Question: RNA-seq data from human tumors in mice (PDTX)
gravatar for Tom_L
8 months ago by
Tom_L310 wrote:


I'm working in a cancer center where we use PDTX (Patient-Derived Tumor Xenograft) so the principle is to graft human tumors in mice. We recently reached a dead-end as we wanted to performed some RNA-seq (75bp; paired-ends) on these tumors. The problem is that there always is a cellular contamination of the tumor sampling with surrounding mouse tissues.

Some papers described the (obvious?) possibility to remove sequenced mouse reads based on the SNP that differ between these species. However, none of these papers clearly demonstrate whether the transcriptome profiling is correlated with a mouse-free sample doing this method. Due to sequence similarity I really doubt the resulting transcriptome data will provide a good estimation of tumor RNAs. AFAIK, the mouse genome (and consequently the transcriptome) is relatively similar to the human one with highly conserved sequences across these species (particularly for coding regions). I suspect such regions to not have different SNPs and not be able to correctly assess if a read is a mouse one or a human one.

Is anyone familiar with this situation? Is there a method to reliably get the tumor gene expression while removing the contamination from mouse RNAs? Should we just sort human cells by flow cytometry and establish a cell line to make sure no mouse cells survived?

human rna-seq mouse • 541 views
ADD COMMENTlink modified 8 months ago by breckuh20 • written 8 months ago by Tom_L310

Would single cell RNAseq solve this? You could more reliably identify which cells come from the tumors versus the mice and then proceed with your transcriptome analysis.

ADD REPLYlink written 8 months ago by breckuh20
gravatar for t.kuilman
8 months ago by
t.kuilman750 wrote:

As a matter of fact, a colleague of mine (Oscar Krijgsman) just wrote a new tool specifically for this type of analysis. It is based on the principle of aligning the reads to both human and mouse reference genomes, and then assigning reads to human / mouse based on their alignment qualities to these genomes. Please check out our GitHub page for the XenofilteR tool, and here for the accompanying paper in BMC Bioinformatics.

ADD COMMENTlink modified 8 months ago • written 8 months ago by t.kuilman750

Thank you for you reply. This method (and some others) looks a good tool for WES or WGS because most tools are designed to accurately identified actual mutations (or somatic SVN) from mouse SNP. Some of them even try to detect structural variations! However, as highlighted in fig 6b, the transcriptome profiling is clearly different from unfiltered samples, filtered samples and patients. It is reported that: "after filtering with XenofilteR the expression of the selected genes better reflected the expression of the genes in the patient samples". I totally agree with "better reflected" but still, how distant is it from real tumors? This tells me that I may compare PDTX/PDTX (fig 6c-e) but it is still challenging to compare tumor with PDTX. Is the difference between samples in fig6b a biological one (e.g. same cells in difference conditions or cells that grow up are a subset of patient tumor) or a technical one (mouse reads)?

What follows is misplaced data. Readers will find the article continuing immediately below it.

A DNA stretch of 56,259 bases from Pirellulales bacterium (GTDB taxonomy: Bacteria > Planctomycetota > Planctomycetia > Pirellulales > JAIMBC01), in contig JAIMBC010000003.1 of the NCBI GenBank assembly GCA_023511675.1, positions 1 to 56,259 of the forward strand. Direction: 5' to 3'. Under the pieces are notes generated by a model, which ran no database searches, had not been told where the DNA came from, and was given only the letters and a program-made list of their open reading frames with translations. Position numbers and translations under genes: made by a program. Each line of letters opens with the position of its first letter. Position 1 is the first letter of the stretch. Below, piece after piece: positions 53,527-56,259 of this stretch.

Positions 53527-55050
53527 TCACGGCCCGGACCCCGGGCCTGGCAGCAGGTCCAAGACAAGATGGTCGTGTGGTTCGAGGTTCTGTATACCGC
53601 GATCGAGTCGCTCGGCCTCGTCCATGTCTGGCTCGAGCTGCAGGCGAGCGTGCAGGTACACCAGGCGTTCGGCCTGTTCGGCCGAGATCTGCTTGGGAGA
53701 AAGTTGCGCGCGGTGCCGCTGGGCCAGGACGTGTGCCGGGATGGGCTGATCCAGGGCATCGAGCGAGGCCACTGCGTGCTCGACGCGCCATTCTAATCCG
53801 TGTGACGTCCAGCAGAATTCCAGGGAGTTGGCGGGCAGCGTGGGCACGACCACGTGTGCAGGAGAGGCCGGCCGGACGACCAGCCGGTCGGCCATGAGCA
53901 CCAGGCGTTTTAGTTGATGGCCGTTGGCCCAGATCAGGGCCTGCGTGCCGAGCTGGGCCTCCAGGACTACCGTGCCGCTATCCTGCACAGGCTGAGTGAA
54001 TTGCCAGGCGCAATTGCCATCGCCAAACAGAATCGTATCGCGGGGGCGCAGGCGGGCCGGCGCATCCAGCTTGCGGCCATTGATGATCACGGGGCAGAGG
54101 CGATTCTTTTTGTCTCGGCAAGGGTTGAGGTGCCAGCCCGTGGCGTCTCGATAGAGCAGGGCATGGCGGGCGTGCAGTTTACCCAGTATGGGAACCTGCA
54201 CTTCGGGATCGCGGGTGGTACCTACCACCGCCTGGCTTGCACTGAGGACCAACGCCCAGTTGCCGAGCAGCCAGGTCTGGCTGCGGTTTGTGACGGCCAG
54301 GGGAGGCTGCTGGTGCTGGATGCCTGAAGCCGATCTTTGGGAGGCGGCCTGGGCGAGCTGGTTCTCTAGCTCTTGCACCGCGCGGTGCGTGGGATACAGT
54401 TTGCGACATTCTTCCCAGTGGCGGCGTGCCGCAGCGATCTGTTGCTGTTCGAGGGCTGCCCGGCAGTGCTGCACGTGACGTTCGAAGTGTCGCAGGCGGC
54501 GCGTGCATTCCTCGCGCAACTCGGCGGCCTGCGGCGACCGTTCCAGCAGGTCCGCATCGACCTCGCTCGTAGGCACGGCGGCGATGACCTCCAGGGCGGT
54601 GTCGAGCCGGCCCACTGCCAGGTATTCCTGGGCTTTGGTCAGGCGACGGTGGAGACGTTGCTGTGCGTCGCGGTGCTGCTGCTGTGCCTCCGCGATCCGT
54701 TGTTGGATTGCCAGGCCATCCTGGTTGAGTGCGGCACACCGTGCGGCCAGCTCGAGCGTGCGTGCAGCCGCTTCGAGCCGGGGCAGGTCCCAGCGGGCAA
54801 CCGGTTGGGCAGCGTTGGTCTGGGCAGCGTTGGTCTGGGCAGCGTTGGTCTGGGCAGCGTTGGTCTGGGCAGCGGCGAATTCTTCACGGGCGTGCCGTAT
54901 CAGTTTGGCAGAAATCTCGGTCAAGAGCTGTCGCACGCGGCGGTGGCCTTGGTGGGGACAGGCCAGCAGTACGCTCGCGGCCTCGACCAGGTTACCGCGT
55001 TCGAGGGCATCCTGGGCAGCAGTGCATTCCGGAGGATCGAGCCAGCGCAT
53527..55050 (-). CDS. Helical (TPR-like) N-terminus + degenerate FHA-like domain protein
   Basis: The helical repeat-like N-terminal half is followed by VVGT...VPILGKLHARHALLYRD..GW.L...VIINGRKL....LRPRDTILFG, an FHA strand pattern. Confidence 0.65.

ADD REPLYlink written 8 months ago by Tom_L310
gravatar for Oscarkrijgsman
8 months ago by
Oscarkrijgsman20 wrote:

Thank you for looking into our tool XenofilteR.

A tumor sample and a PDX sample will always be different for multiple reasons: 1) The tumor is growing in a mouse, not a human. This will affect expression and 2) Human sequence reads from PDX are of tumor origin only. Human tumor cells will always include stromal cells including immune cells etc. These factors will make comparing human tumor with PDX difficult using RNAseq data. As you mention correctly, this is much less of a problem with DNA sequence data as the stromal cells will have less influence other than diluting the tumor signal.

Regarding figure 6B; I think this is for a large part technical. The RNAseq of the human tumor and the PDX were done on different times, chemistry and research institutes. Unfortunately, no material for a direct comparison was available.

So I think filtering RNAseq data from PDX will certainly improve the comparison between the PDX data and human tumor. However, it will never be the same as a human tumor on a gene expression level.

ADD COMMENTlink written 8 months ago by Oscarkrijgsman20

Thank you for clarifying these points. This makes sense to me.

ADD REPLYlink written 8 months ago by Tom_L310
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